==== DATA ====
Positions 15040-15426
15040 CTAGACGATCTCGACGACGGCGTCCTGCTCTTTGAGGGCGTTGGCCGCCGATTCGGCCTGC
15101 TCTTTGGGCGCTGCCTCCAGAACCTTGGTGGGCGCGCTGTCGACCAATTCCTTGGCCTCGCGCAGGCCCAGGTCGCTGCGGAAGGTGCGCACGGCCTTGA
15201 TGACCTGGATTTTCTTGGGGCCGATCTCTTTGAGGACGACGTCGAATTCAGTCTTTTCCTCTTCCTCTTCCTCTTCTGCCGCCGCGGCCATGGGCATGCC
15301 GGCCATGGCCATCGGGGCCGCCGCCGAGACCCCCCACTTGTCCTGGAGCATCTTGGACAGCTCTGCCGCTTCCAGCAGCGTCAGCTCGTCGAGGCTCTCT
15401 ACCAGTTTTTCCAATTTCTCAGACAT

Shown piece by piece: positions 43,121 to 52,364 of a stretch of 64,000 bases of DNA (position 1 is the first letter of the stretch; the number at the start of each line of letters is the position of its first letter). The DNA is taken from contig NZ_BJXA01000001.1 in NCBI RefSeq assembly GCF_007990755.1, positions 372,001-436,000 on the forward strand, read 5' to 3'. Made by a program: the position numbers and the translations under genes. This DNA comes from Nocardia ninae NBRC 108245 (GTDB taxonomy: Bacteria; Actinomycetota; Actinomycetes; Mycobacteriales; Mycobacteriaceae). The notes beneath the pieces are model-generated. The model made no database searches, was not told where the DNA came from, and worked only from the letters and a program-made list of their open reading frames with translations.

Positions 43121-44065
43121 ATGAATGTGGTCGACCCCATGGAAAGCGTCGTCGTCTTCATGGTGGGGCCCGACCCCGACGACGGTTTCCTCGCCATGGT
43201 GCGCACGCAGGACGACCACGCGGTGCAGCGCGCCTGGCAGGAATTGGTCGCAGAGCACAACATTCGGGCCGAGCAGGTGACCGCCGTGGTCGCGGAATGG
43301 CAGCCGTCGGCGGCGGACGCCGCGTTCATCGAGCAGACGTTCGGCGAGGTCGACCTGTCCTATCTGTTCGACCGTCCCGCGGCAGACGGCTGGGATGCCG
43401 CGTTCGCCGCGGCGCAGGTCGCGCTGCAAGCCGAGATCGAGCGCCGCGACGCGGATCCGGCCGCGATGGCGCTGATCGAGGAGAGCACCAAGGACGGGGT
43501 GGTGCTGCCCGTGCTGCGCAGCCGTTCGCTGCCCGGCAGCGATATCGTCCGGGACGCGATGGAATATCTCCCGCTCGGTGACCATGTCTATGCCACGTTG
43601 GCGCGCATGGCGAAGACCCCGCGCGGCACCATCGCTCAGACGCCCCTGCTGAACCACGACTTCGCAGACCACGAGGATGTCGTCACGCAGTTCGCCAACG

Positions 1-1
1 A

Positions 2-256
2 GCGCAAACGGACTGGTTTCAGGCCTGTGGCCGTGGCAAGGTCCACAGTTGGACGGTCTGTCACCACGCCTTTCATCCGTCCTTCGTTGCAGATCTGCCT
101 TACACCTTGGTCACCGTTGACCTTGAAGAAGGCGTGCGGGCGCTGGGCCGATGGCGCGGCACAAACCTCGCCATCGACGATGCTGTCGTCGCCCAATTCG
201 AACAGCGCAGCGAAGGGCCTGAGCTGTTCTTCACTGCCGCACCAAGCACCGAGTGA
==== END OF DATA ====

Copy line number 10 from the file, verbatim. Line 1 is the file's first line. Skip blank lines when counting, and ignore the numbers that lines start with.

43201 GCGCACGCAGGACGACCACGCGGTGCAGCGCGCCTGGCAGGAATTGGTCGCAGAGCACAACATTCGGGCCGAGCAGGTGACCGCCGTGGTCGCGGAATGG